Unit trains CSI students

The Mobile Crime Scene Unit provides students with specialized kits for investigating crime scenes including a fingerprint kit.

The Mobile Crime Scene Unit provides students with specialized kits for investigating crime scenes including a fingerprint kit.

Education is on wheels for the criminal justice department at Missouri Southern.

Standing 12 feet tall, the Mobile Crime Scene Unit has exceeded its expectations within a year’s time. Greg Dagnan, assistant professor of criminal justice, said his goals are already achieved.

“The major thing that the criminal justice department here is really big on is having students get in their hands the best technology possible,” Dagnan said.

The $100,000 mobile unit provides students with specialized kits for certain areas in investigating crime scenes. Dagnan’s favorite “toy” in investigating crime scenes, is the forensic light source, a device that can cost up to $14,000.

“Crime scene technology is very expensive,” Dagnan said. “Majority of it is not from the van, it’s because of the individual examination kits.”

A common misconception about the unit is it is referred to it as a mobile crime scene laboratory, which is not accurate. The unit can initiate any field test, but the unit does not have the sophistication of a laboratory.

One particular box within the unit is the fingerprint kit for postmortem examination. This kit provides tools for performing tasks to collect fingerprints from the deceased; such as needles to inflate fingertips, and a tool called a spoon for ink prints.

“You may not want to know what all of this is for,” Dagnan said.

Not only does the unit provide learning tools for potential future investigators, but the unit itself is a tool for a crime scene investigation as well.

“If you’ve got a big outdoor scene, you can get up there and see everything,” Dagnan said. “You may see evidence from up there you can’t see down on the ground, like a tire track or a foot print. It’s an observation deck, but it’s an awesome place to take crime scene photos. It is just outstanding.”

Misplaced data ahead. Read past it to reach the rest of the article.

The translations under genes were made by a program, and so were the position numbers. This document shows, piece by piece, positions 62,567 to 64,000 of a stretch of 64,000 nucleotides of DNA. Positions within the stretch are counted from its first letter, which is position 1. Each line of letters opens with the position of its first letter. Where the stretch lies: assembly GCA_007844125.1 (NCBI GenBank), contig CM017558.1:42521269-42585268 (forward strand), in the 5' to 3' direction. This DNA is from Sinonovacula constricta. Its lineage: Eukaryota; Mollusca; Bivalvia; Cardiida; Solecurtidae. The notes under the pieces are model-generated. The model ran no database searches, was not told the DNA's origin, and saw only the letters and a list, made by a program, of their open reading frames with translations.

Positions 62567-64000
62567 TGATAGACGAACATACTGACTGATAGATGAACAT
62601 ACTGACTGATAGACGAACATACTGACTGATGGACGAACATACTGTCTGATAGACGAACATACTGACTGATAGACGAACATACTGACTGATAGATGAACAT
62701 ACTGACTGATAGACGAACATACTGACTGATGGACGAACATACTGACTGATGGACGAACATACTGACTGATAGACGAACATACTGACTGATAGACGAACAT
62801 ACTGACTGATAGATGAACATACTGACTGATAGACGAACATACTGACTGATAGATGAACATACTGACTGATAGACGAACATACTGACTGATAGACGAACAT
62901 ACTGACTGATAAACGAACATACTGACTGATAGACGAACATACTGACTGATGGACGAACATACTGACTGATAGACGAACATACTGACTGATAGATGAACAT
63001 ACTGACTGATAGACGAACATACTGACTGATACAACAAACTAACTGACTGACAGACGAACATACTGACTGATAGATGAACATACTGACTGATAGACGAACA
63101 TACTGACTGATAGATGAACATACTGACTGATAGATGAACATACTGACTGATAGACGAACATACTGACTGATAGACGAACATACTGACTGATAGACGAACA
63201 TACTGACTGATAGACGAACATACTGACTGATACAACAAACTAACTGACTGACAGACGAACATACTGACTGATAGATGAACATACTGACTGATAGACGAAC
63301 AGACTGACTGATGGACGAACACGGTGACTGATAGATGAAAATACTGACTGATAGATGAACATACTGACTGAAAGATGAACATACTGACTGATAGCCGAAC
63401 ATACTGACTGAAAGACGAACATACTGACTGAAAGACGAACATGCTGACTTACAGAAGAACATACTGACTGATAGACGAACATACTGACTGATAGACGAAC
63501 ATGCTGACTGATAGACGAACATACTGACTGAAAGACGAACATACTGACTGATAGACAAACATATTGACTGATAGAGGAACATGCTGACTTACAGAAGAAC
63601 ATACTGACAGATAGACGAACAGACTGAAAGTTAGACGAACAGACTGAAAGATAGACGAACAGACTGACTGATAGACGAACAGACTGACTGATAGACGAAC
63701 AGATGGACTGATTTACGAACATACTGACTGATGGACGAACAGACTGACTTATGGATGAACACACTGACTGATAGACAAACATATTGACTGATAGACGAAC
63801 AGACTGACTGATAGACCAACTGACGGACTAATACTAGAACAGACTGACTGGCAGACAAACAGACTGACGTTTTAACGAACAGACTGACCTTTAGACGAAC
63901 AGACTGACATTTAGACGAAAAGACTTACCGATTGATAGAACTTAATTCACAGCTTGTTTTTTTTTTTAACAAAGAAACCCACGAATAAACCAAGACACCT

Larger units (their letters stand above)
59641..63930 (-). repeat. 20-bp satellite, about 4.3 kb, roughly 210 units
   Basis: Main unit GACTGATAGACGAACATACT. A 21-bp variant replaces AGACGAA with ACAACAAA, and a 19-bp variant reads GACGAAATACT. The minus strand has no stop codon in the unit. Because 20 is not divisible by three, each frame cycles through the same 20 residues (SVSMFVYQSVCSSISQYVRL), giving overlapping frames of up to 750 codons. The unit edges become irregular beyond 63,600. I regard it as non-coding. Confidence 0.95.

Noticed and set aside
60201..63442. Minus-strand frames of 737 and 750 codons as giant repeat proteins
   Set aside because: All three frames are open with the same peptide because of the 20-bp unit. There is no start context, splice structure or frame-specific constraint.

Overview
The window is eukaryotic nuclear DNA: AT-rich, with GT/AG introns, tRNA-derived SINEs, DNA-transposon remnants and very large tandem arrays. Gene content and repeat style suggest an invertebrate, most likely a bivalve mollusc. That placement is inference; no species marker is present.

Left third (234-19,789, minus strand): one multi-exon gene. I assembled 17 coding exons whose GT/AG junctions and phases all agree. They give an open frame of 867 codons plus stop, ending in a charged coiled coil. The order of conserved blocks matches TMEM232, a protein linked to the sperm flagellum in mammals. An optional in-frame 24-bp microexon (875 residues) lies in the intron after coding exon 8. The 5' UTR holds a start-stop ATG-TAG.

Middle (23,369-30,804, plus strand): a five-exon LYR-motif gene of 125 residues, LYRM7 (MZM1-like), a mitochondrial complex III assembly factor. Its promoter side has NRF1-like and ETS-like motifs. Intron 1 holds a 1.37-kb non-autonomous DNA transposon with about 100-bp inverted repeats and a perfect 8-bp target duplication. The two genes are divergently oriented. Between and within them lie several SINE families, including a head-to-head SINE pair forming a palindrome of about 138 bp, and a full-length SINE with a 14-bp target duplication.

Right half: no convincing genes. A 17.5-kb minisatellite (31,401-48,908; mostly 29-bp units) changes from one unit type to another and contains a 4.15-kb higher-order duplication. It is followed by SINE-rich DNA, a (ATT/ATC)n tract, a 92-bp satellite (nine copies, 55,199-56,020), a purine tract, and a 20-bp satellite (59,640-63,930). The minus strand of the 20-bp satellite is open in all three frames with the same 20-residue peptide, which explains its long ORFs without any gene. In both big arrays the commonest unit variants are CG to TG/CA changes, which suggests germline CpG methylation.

According to Dagnan, the unit has Southern students a jump ahead of other universities in the field. Additionally, the unit might be able to venture off Southern’s campus.

“We have talked about figuring out a way to offer it to law enforcement agencies,” he said. “We’re still trying to work out the logistics of how to get it at a crime scene and still have it for student use. My goals are to train [the students] with the equipment that they have the potential of using, and so when they leave here people see a Missouri Southern graduate, and say ‘Oh. They know what they’re doing.'”

About a year ago, Dr. Blake Wolf, the criminal justice department head at the time, recommended Dagnan with his 16-year background in police investigation.

“I had a job that I really loved, that I didn’t want to leave,” said Dagnan. “But it sounded so exciting to me, and it turned out to be great. This is an awesome job. I have more fun than anybody, I get to play with all of the toys, my classes aren’t just lecture; there’s a lot of hands-on experience. It’s very fun.”

According to Dagnan, Crime Scene Investigation is a very popular class choice. He teaches three blocks of CSI I and in the spring he teaches three blocks of CSI II. Each class can hold up to 50 students.

“We’ll go through and learn each thing step by step and piece by piece,” he said. “By the end of the semester I literally say ‘here’s the keys, you guys know how everything works.'”

Dagnan said teaching is what he loves and is proud of the mobile unit.

“This area doesn’t have anything like this. There’s people that come and drool over this van, and it’s an awesome deal that we have one. You’re not going to find many universities that have a crime scene unit as nice as this one.”